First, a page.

• Most notably, our adversaries have conceived of new approaches to warfare, namely Russian “New Generation Warfare” and Chinese “intelligentized warfare”; hold large-scale exercises designed to practice these approaches and to improve their force; developed new combat training centers; and are designing new professional military education that aims to create a culture of learning.

We want to hear your feedback regarding The Operational Environment (2021-2030): Great Power Competition, Crisis, and Conflict — drop us an email at madscitradoc@gmail.com and tell us what you think!

If you enjoyed this post, check out the following related content:

Russia: Our Current Pacing Threat, The Bear is Still There: Four Insights on Competition with Russia, and our Russia Products page.

China: Our Emergent Pacing Threat, Competition and Conflict in the Next Decade, Disrupting the “Chinese Dream” – Eight Insights on how to win the Competition with China, “Intelligentization” and a Chinese Vision of Future War, the TRADOC G-2’s China Tri-fold, and our China products page.

Sub-threshold Maneuver and the Flanking of U.S. National Security, by Dr. Russell Glenn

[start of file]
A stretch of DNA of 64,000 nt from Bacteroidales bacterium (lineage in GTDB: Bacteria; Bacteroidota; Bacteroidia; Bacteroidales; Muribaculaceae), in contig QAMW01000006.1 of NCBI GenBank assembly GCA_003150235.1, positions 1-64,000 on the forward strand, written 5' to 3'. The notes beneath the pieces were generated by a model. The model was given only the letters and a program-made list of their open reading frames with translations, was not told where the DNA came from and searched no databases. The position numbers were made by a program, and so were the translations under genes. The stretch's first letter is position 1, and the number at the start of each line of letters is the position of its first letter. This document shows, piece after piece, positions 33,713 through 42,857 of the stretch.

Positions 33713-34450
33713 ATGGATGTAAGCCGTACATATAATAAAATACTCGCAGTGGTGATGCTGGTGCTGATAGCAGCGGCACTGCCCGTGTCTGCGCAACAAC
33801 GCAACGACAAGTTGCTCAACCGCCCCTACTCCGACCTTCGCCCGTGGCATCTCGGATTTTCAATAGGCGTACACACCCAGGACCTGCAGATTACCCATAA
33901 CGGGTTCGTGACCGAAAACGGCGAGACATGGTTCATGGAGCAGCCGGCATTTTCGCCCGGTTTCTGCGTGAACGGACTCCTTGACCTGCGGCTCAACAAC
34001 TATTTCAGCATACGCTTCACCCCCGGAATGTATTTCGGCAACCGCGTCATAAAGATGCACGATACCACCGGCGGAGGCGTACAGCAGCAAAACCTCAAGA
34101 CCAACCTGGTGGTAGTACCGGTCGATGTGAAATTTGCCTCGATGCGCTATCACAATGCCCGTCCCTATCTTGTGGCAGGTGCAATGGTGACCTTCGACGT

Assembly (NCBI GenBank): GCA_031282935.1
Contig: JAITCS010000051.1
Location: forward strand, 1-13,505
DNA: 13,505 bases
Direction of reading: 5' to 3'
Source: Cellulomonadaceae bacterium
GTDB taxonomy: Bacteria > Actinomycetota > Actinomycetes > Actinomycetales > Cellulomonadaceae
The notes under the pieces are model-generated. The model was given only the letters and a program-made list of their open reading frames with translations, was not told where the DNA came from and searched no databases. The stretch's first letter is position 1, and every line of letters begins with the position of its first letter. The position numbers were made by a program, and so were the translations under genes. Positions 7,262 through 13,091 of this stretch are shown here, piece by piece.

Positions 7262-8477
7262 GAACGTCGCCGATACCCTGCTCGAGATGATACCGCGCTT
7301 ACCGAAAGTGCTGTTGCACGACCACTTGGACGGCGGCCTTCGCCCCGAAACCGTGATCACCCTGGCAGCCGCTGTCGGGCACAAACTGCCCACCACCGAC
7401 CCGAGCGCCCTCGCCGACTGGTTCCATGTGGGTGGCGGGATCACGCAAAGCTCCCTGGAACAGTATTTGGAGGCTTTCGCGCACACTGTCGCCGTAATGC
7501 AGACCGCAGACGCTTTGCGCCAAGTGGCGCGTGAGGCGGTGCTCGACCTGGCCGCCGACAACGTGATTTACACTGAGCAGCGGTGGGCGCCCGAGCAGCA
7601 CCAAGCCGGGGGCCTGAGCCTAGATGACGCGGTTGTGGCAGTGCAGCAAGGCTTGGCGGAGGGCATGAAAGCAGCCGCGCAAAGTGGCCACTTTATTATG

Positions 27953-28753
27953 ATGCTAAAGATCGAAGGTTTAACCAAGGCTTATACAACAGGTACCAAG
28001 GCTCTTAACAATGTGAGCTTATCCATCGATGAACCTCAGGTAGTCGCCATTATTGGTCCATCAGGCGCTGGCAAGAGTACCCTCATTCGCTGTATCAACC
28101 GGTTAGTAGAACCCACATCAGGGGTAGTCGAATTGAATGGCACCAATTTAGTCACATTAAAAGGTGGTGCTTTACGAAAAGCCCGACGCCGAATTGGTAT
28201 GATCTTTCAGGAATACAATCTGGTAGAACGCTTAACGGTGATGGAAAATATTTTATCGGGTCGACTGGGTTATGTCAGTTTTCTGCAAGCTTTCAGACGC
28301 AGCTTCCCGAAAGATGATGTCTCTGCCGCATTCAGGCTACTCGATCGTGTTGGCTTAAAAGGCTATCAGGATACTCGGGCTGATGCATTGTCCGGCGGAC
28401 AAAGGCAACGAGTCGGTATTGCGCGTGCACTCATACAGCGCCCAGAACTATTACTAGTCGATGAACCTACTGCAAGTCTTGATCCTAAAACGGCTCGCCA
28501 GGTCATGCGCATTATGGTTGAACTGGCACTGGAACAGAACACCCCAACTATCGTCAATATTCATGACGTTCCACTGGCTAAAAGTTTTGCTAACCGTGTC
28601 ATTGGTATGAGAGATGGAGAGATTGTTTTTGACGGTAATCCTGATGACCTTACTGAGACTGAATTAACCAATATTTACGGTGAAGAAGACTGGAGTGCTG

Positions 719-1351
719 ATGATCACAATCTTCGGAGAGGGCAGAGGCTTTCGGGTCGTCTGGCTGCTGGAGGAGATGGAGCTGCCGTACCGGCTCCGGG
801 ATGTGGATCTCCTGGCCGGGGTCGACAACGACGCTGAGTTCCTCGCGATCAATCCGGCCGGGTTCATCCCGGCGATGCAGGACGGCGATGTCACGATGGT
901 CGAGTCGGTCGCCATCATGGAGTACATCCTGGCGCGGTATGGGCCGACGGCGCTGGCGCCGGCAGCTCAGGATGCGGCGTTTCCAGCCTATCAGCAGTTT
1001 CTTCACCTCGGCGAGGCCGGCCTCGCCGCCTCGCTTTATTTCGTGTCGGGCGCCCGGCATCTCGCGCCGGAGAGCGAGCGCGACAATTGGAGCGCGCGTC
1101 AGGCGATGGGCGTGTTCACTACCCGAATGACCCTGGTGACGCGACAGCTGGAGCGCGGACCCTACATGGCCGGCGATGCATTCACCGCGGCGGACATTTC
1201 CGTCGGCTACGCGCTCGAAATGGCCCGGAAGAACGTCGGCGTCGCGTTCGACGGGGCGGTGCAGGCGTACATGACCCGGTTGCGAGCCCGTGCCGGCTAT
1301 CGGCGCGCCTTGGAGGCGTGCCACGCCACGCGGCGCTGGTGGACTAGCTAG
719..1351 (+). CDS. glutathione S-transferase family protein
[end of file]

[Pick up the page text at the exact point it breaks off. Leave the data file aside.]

The Convergence: Hybrid Threats and Liminal Warfare with Dr. David Kilcullen and listen to the associated podcast

“Once More unto The Breach Dear Friends”: From English Longbows to Azerbaijani Drones, Army Modernization STILL Means More than Materiel, by Ian Sullivan

Two of our insightful entries from this Spring’s Mad Scientist Writing Contest on Competition, Crisis, Conflict, and Change:  proclaimed Mad Scientist CPT Anjanay Kumar‘s winning entry – The U.S. Joint Force’s Defeat before Conflict; and semi-finalist 1LT Carlin Keally‘s entry – A House Divided: Microtargeting and the next Great American Threat

… and explore the U.S. Army’s single consistent OE narrative (spanning the near, mid-, and far terms out to 2050) further with the following content:

Four Models of the Post-COVID World, The Operational Environment: Now through 2028, and The 2 + 3 Threat video

The Future Operational Environment: The Four Worlds of 2035-2050, the complete AFC Pamphlet 525-2, Future Operational Environment: Forging the Future in an Uncertain World 2035-2050, and associated video

>>>REMINDER: Mad Scientist will leverage age diversity in Young Minds on Competition and Conflict, the next webinar in our continuing series of Are We Doing Enough, Fast Enough? virtual events – exploring our adversaries’ views on Competition, Crisis, Conflict, and Change on Thursday, 6 May 2021 (starting at 1000 EDT). Join our panel of prominent and diverse young minds from the national security arena as they share their ideas about the future of competition and conflict for the next decade. Register here now [via a non-DoD network] to participate in this informative event.